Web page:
House Bill 684
Rep. Lyle Larson (R-San Antonio)
If Lyle Larson has his way, prisoners in Texas’ county jails could soon be in for a whole new experience—the outdoor kind.
Rep. Larson’s bill would authorize county jails to house prisoners in tents. We can see it now: Prisoners sitting in folding chairs for the morning count, eating their overcooked spaghetti with sporks, fashioning shivs out of tent stakes and, of course, trading cigarettes for another inmate’s s’mores.
In all fairness, Larson is trying to address a serious issue here. Jail overcrowding is a major problem in Texas. But his bill doesn’t address the root cause. It’s no secret why jails are overcrowded. More than 15 percent of prisoners in Texas county jails—some 11,000 people—are locked up on misdemeanor charges such as marijuana possession, graffiti and driving without a license, according to the Texas Criminal Justice Coalition. (People in county jails are awaiting trial or sentencing.) County jails also warehouse non-violent offenders with mental illness or substance abuse problems who would be better served in treatment and rehabilitation programs.
Larson’s bill doesn’t deal with any of those issues. Instead, it applies a band-aid where a tourniquet is needed.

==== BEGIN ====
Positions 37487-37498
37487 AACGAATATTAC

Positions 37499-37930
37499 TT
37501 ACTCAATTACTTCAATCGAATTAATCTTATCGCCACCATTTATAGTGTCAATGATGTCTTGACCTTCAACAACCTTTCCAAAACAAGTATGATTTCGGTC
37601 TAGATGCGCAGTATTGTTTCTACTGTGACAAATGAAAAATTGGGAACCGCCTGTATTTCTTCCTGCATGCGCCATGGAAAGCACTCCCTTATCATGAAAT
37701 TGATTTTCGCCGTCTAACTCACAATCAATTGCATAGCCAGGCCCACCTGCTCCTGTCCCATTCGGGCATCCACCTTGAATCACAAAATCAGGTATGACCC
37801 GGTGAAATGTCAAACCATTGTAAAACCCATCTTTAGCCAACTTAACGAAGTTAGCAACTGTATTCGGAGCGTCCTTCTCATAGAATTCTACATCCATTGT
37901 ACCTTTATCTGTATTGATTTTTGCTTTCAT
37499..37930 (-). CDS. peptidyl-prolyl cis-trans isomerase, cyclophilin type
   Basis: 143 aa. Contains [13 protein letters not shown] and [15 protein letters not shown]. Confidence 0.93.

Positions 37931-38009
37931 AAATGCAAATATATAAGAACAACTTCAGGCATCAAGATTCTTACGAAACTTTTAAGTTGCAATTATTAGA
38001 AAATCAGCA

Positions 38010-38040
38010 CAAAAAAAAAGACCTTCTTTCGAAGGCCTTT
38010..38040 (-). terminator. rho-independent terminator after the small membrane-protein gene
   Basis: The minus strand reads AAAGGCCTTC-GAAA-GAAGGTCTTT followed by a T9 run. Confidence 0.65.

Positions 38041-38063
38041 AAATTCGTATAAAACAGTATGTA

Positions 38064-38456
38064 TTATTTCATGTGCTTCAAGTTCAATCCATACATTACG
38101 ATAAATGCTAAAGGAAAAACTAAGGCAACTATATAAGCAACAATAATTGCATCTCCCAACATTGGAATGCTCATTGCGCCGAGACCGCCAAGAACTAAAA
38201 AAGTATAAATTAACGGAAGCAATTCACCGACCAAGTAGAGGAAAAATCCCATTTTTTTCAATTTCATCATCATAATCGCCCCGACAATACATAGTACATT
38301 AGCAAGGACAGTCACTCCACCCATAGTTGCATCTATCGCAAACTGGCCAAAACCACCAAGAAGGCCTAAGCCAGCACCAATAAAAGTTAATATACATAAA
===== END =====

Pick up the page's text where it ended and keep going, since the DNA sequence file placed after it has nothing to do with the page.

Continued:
The tent city idea is modeled after the controversial tent prisons in Maricopa County, Arizona, built by Sheriff Joe Arpaio. Larson recently visited the Arizona tent city. “I came back convinced more than ever that Texas counties should have this option,” he says. “There is no reason they shouldn’t.” Larson contends that “the cost to build tents will be a fraction of what it costs to build a hardened facility.”
But Adan Muñoz, director of the Commission on Jail Standards and the one who would ultimately be in charge of approving the tent facilities, believes otherwise. Munoz says building tent cities that provide humane conditions would cost counties nearly as much as building a facility with four hardened walls.
The bottom line is that tents would be less secure for prisoners, guards and the surrounding community—and, in the end, not that much cheaper. Not to mention the likelihood of inhumane conditions. Imagine enduring 100-degree summer days in a tent. Maricopa County has faced numerous lawsuits over inhumane conditions, including a wrongful death suit filed by the family of Scott Norberg in 1996.
The whole issue begs a bigger question: Why not focus more on programs that divert people from county jails? By directing funds toward supervision and diversion programs rather than building new jails, Texas would save money in the long run and solve the overcrowding problem.
Unfortunately, these are the types of programs that lawmakers are targeting for budget cuts. As Diane Claitor, director of the Texas Jail Project, says, “They’re just trying to pack in more people because they are going to cut all the programs that keep people out of jails.”
Better stock up on the marshmallows.